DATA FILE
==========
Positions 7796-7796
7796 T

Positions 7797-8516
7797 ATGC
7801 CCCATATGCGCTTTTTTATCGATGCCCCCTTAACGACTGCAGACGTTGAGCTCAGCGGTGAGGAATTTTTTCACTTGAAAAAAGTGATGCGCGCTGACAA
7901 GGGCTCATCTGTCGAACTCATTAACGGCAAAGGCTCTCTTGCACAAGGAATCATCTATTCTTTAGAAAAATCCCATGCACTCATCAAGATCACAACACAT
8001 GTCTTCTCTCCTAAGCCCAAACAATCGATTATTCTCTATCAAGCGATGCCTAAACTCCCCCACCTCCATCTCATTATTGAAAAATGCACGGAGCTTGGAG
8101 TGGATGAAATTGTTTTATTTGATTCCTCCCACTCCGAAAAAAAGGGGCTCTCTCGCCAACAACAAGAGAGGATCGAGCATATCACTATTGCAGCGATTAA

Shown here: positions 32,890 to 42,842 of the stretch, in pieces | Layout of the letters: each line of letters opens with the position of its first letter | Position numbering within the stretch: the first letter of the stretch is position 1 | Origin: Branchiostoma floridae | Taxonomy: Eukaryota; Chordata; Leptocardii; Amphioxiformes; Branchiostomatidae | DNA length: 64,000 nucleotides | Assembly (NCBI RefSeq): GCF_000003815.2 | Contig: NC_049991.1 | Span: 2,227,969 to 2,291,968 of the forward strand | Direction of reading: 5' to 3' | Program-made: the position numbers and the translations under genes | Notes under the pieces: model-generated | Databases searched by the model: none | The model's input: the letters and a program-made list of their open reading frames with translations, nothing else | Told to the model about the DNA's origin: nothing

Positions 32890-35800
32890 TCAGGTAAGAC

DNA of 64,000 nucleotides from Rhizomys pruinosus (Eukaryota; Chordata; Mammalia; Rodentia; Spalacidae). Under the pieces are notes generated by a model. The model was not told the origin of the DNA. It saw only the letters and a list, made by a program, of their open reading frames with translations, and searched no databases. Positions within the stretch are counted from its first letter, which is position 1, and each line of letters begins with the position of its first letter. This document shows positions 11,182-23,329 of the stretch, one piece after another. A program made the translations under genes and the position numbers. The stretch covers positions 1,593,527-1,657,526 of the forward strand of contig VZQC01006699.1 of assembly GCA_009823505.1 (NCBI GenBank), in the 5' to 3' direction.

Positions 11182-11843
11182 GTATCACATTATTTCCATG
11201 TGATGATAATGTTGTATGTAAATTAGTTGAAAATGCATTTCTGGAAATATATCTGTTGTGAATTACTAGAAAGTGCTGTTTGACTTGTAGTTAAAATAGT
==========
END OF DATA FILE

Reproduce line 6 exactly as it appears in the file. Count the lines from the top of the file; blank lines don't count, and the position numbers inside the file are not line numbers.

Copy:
7901 GGGCTCATCTGTCGAACTCATTAACGGCAAAGGCTCTCTTGCACAAGGAATCATCTATTCTTTAGAAAAATCCCATGCACTCATCAAGATCACAACACAT